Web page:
Kim and I worked together to complete the chili. One of us would stir while the other one chopped and vice versa. “How am I going to be able to make this without Kim?” I wondered.
Plus Kim has some really decent kitchen tools. In particular, sharp knives, whimsical slicers, melon ballers, twisty turny things, and fancy cutlery. She said everything tastes better with her musical fork. I do not own any musical forks, so that’s not really fair that all her meals taste better than mine.
Similarly, I went to a pastor’s conference recently and one pastor brought her own pottery mug for the tea and coffee that was served at break. Without even trying it, I knew her tea tasted better than mine in the styrofoam cup… let’s not even start on the carbon footprint piece.
I have a not-too-big, not-too-small spoon I like to eat breakfast cereal with and a teensy one I like to use to nibble on ice cream. We develop these pleasurable habits to enhance our eating experience. It’s true, I see, about the cooking experience as well; certain apparatus would increase the joy of cooking. And Kim’s cooking is very joyful.
So far, I’ve been surprised each time a meal is ready. It’s done? Really? That was quick! I’d say after an hour+ of prep. I keep expecting the work to go on with the visit and am pleasantly surprised/kinda disappointed when it’s over.
We scoop out 1, 2… 3? Why not! ladles-full of chili each. We use our fingers to crumble feta on top. Aha! This must be the part that makes it GREEK.
Now that is one thing I’m having trouble with, how much you use your fingers to cook. My fingers have always been far-removed from food, since I never prepare it myself. Only select dishes are finger-worthy: bread, cookies, and fast food. But touching raw meat, holding vegetables, sprinkling spices and crumbling cheese with my digits feels counter-intuitive to what I’ve taught myself for the past 39 years. It seems to go against my ingrained table manners. So I’ve written down “touch food” on my to do list, in order to get used to it.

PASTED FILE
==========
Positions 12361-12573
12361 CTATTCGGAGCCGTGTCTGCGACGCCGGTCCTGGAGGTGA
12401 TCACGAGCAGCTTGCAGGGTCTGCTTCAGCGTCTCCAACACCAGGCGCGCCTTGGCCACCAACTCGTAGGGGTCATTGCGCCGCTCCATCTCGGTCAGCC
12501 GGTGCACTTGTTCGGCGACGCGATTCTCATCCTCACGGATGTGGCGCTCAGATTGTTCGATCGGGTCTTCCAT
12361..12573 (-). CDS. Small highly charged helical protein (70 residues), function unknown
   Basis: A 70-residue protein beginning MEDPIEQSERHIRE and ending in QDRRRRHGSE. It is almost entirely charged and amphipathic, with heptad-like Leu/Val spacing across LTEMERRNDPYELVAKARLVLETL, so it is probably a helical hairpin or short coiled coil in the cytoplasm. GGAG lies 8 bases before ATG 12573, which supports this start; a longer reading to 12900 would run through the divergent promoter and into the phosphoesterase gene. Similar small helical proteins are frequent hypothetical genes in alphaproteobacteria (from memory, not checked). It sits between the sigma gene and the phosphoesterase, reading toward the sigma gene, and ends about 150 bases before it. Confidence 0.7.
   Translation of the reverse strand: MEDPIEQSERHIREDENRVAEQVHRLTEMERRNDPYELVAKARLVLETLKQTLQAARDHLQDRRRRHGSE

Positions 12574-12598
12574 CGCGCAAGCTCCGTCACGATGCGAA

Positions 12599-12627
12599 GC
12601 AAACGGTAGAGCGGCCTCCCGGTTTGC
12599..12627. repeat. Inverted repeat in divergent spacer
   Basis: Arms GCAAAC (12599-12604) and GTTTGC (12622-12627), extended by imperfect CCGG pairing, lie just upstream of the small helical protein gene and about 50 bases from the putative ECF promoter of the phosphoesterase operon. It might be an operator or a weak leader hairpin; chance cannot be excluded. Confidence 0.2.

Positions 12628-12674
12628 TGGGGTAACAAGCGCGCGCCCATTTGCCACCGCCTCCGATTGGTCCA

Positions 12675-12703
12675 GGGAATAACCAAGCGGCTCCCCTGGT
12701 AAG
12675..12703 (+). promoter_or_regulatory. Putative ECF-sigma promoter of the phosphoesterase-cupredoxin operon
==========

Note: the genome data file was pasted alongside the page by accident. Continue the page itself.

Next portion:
We eat dinner on Kim’s couch.
“So you know how your Mom is all about the presentation? It’s all about the food and the company for me,” Kim says.
I know it to be true. I imagine too, the way she has her living space set up with pictures of friends and family and her mementos, that she has a hint of company at every meal.
Kim includes in her grace, “Thank you for the friend on my couch.”
I did not eat the chili with a magical musical fork, but it was extra delicious. But how am I going to be able to eat this without Kim?” I wondered.
There wasn’t enough time to stay. Never enough time! I had to eat and run. Somehow this made my lesson seem unfinished, but I left Kimber’s place with new insight, a new recipe, a full tummy and a plan to share this dish with someone else soon.
Read Part 1: The Chili that Keeps on Giving – Part I
Read how this all started: Operation: Recipe Swap